Latest Information Which Allows Farmers To Drain The Pesticides

Latest Information Which Allows Farmers To Drain The Pesticides
Image Source: Safe Drinking Water Foundation

As humans have started farming over 20000 years ago, and we have faced many problems while doing farming such as weather, seasons, and pests while creating irrigation systems to ensure the crops have water. But humans think that they have solved humanity’s toughest farming problems by moving the entire operation indoors.

The 80-acre farm is currently establishing an indoor farm in Hamilton, Ohio outside Cincinnati, which will produce 150,000 square feet of controlled environmental agriculture (CEA). The CEA farm will depend on energy efficient LED lights to grow in the climate-controlled environment for its plants. While traditional farmers are bound to the weather, CEA’s cultivation allows crops to grow up to 365 days without any interruption.

The need for pesticides in the growing indoors is almost extinguished, so the food is healthy and its production does not pollute the soil and waterways. The indoor environment allows crops to be piled vertically, so with the help of this technique more and more crops can be produced in a limited space.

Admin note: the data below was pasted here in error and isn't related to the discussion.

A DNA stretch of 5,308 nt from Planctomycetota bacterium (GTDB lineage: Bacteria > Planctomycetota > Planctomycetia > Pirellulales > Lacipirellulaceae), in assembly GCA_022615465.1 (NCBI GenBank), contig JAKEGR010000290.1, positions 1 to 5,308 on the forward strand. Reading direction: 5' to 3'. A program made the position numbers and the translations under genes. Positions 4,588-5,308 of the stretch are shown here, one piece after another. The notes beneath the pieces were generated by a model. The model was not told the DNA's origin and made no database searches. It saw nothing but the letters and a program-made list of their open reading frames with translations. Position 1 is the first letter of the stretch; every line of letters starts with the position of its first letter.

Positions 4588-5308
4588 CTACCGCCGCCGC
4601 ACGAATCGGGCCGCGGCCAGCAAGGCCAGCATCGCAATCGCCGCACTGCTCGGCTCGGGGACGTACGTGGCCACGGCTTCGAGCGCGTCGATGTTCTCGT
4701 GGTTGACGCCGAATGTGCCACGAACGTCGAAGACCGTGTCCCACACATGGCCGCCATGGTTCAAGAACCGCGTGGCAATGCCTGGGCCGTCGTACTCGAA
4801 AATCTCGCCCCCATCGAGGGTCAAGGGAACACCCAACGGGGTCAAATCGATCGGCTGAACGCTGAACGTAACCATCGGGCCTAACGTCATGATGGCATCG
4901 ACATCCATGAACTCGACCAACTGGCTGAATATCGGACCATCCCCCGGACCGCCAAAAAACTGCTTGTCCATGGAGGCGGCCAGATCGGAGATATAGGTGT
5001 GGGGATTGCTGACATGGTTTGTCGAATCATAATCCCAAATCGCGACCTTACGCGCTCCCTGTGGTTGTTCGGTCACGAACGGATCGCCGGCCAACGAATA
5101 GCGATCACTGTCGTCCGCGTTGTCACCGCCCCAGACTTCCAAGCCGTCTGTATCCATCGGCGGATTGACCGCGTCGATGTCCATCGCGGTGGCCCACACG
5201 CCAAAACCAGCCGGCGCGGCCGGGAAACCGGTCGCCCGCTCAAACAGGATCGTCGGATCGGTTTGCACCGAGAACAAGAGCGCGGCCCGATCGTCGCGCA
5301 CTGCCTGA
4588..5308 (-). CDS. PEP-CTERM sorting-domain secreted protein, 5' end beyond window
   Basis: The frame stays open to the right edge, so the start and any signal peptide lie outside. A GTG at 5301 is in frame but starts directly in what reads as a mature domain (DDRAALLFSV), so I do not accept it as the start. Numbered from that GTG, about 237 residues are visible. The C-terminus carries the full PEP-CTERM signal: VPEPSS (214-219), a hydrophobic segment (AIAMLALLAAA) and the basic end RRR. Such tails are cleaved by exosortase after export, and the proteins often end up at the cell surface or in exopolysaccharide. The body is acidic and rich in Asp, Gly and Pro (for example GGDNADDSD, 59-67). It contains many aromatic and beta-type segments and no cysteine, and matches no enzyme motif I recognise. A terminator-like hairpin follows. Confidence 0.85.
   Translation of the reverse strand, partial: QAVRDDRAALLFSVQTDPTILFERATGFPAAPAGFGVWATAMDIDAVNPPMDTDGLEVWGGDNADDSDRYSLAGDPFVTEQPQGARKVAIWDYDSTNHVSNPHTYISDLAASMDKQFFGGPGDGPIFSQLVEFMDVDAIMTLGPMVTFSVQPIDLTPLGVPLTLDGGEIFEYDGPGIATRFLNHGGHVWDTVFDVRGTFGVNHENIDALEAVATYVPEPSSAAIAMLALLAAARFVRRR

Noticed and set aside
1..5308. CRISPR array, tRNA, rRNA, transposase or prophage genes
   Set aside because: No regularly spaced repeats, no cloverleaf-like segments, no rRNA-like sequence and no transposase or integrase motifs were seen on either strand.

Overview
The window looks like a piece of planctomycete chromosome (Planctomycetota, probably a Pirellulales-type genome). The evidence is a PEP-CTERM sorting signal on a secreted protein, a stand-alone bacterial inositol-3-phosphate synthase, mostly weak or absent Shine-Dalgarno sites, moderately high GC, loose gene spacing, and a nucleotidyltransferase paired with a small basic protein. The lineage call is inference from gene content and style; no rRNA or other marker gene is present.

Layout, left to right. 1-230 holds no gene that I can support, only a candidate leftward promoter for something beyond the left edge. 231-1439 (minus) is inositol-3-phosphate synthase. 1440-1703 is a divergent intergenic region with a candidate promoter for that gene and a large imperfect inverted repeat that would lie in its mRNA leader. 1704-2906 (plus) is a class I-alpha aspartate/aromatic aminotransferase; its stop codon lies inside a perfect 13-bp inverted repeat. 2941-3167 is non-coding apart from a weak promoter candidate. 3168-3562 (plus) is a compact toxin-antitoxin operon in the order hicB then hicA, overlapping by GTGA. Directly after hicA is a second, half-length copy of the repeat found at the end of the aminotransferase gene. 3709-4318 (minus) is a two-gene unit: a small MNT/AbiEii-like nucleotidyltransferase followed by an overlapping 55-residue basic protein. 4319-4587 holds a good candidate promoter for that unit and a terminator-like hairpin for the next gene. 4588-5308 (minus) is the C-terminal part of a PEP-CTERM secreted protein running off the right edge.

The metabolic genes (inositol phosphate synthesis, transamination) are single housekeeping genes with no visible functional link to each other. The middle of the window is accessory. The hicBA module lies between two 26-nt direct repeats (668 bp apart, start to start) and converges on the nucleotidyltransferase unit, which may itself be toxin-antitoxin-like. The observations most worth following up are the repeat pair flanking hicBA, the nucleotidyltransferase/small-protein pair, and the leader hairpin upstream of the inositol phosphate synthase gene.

Co-Founder of 80 Acres, Mike Zelkind, “80 Acres grows products much faster than in the traditional outdoor environment or even in a greenhouse environment,” and he also said that “We can examine all the factors, like CO2 levels, and when and how much to deliberately stress the plant to get the right level of nutrition and flavor,”

Central Electricity Authority Farm’s are also very eco-friendly and pollution free. Beca Headers, 80 Acres Farms head of marketing, told CincyChic.“We grow hydroponically, in a closed-loop system, using 95% less water than a conventional farm”

“Crops only take up what they need and the rest is recirculated in the system. To reduce our carbon footprint, we strive to use primary renewable energy sources and travel fewer miles with our food” Headers says. The indoor farm should be completed by the end of 2018 when it will begin growing greens such as herbs and kale for local retailers and distributors.